I .;-:-..V H -vi- -'..!'r SV . yf-. ; iW v,m t . 1 ; . t.: -
' V V 'i 'C1- ' jr Jr ; ''fiif't ic.'-T. l'l''i'(? f '.,'ti'C ' i" :
rfej-; v;ir'MicHAELS- h::'t Sn'Wf-- " :
IvpXvV STERN "- M
ii w clothes tv.;: - -
m r&r." -V: ' V
They offer the most , J lw- V
i.;f monumental money's I f ;, .,..-.. i-x:, vV::.: I J
lt! worth for every man I " J,-.y.;.v V J. ? ! --.;vf' '. 1 ; ''I'; .
who wills. See the ?i?lZ?lfo'7.r' H'-'"' '"j.v'i-a";. ".7
p Spring Styles at your 1 " " ' "3 'ft
t local dealer's. ; v. ?' jpT?-' ' ' - ' f&
T For sale by the V. I .
'iBffJ BENNETT CB. .' iV'
'$ OtiViy ' TluNichatlt-Sttrn, I x?f''fi? , 'J 7 -S' . '.
, -rUvZiif .,, fashion rorifolii of I ;'vp Vi-V,' ,. -. !
WWW Authoritative Spring t ; : UZW
;V Jlil-Wr' iiT man-H' free n re- .J-V Y-V V-,' .;p;'t' ; v
rv:4t!,Ju 'ilK outs' I ''"r'' ' ' VVVC'; r: ; ;
I ' i i 'I 'I WHlrtli mi I i i.li Mi .mini ii ii iiJMr .. ,iWi J l 1 I . ( .'H ' I
rdTfTvr 7T7in n"" " ' 1 ""sacijtj, . . X -:- $
On Sale at 40c on
WOMEN'S SILK COATS
These spring days are Raknrnat
aars aad a sUk. waterproof rr
raent I the lAeaJ spring overgar
ment. Oar's is the Jblnrwet eterk
f ailk reals la tcrwru .Vw styles
in the latest and most popular
rolorings. various make. The va
riety In big enough and price low
enough to Insure satisfactory selection.
920.00 Silk Coats,
Clearance price .
92A.00 Silk Coats,
Clearance price .
980.00 Silk Coat,
Clearance price .
93A.00 Silk Coata,
Must Be Accompanied by Check or Money Order.
presented by F. R. Roos in behalf of her
DUNBAR E. E. West, proprietor of
Hie automobile garage of Dunhar, lias
Jirat received three carloads of autos,
most of which were at nml taken pos
session of by waiting buyers. Dunlw."
farmers are rapidly supplying themselves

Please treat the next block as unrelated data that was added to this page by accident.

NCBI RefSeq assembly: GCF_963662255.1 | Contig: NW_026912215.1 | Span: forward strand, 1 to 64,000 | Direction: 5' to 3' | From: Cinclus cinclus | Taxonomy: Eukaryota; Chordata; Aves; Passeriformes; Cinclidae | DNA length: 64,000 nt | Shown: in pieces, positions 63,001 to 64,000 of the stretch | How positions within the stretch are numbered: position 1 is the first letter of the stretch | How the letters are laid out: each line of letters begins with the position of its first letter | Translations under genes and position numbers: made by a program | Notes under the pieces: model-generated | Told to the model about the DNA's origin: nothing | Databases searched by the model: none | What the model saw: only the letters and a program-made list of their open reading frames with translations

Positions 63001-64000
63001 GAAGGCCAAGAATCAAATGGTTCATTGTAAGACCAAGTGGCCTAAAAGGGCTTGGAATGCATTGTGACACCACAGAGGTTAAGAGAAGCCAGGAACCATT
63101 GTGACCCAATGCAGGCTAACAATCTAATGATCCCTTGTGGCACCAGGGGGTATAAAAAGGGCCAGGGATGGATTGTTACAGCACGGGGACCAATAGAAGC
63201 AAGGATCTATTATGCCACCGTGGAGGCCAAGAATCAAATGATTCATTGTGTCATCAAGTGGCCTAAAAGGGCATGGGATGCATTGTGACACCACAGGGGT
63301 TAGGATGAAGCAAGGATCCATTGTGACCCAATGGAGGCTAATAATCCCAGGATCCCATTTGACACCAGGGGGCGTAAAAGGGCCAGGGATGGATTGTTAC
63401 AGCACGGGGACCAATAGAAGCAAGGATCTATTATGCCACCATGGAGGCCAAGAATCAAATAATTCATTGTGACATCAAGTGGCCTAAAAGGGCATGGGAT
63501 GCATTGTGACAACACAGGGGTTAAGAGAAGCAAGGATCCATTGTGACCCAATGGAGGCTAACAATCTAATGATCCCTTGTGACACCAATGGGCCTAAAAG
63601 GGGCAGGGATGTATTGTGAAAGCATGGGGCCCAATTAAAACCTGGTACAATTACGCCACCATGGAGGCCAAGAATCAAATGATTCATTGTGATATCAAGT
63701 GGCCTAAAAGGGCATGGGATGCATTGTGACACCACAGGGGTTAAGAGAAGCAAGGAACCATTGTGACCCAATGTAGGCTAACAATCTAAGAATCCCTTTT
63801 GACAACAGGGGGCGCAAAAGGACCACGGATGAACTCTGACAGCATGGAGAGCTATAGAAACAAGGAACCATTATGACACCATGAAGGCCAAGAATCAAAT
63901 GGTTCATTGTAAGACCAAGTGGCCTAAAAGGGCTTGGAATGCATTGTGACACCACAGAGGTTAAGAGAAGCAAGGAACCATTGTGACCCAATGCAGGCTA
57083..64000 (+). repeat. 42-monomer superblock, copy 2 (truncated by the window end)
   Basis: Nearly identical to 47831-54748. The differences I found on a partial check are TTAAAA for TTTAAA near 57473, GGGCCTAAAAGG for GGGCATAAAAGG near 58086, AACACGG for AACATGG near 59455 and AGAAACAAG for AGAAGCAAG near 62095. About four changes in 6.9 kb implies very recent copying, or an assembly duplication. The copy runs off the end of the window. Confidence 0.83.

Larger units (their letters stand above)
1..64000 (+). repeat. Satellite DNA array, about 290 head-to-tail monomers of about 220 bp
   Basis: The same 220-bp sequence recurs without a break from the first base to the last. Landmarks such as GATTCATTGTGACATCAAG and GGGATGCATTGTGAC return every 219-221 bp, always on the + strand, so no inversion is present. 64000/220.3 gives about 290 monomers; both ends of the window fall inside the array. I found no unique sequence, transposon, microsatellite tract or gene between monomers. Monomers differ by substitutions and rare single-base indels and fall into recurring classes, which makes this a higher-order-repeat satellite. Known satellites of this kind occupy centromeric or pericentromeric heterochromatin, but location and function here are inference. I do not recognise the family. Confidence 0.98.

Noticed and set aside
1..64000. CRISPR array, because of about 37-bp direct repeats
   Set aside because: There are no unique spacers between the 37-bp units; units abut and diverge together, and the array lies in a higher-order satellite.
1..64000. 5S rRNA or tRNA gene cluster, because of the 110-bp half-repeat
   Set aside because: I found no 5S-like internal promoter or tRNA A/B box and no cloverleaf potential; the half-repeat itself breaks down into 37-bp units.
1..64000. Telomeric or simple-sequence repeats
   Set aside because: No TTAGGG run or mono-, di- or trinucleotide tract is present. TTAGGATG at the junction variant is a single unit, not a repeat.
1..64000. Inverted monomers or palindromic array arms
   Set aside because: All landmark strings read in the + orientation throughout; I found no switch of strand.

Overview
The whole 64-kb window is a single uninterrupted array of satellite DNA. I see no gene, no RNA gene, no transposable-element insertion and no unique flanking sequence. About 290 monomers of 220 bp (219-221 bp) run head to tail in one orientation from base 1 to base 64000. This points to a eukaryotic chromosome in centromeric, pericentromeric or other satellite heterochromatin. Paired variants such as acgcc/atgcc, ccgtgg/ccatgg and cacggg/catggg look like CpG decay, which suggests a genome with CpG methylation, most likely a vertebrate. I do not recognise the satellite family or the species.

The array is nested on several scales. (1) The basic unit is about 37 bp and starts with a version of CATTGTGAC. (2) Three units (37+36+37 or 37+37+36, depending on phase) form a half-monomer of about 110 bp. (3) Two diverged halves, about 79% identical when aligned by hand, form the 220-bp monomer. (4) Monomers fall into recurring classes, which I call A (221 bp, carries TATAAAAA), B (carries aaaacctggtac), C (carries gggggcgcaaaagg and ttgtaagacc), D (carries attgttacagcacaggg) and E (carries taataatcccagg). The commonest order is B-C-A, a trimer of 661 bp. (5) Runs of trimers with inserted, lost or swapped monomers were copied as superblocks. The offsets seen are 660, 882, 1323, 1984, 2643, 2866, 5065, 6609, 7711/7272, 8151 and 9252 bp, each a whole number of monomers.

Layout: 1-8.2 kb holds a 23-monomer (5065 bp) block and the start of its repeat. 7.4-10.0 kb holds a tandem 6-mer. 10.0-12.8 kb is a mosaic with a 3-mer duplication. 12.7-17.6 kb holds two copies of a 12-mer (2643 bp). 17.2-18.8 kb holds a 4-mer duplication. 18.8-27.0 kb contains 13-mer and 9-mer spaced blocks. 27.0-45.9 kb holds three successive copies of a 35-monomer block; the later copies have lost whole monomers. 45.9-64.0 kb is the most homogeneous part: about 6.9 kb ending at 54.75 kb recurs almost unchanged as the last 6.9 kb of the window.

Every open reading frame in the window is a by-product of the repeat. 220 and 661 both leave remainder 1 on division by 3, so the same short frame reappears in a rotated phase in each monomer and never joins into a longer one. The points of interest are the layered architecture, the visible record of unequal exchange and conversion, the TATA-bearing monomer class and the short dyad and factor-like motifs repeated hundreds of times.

with these machines.
HASTINGS Information has been re
ceived here of the death of William M.
("line, formerly of Hastings. In Denver,
lie was assistant postmaster In this city
from 180 to 1894. For the last several
years he was superintendent of local
postal delivery In Denver. He was a
brother of Edward and James CHne of
NEBRASKA CITY John McCracken,
one of the pioneer settlers of this county,
died yesterday at the county Infirmary at
Dunbar of old age He was 86 years old
and leaves a large family of grown child
ren. He esme to this city In 18S8 and
freighted across the plains In tho early
BEATRICE Shelby K. Hsmllton of this
city and A. M. LeRlnnd of Troy, O.. have
IcaMd three lots at Ninth and Court streets,
where thev will start an airdome on May
10. Mrs. Mayme Rlghter and O. P. Fulton,
both of this city, will also build an air
dome near the city hall and put on summer
DUNBAR Rev. J. S. Tussey, pastor of
the United Presbyterian church, Is suffer
ing from blood poison, caused by a sore
on his hand becoming infected from
a cow while milking. Til wife als In
nocently contracted the Infection through
a burft on her hand while dressing his
arm. Several Incisions have been mi de,
and their family physician reported both
HASTINGS With fitting ceremony the
$1,600 mortgage on the Methodist parson
age was burned at the close of the serv
ices In the Methodist church Hundtiy
morning. While one trustee held a plat
ter bearing the mortgage another ap
pled the match, the congregation mean
while singing the doxology. This wos
the last of the church Indebtedness.
BURWELL At a meeting of the
School Board this afternoon all the old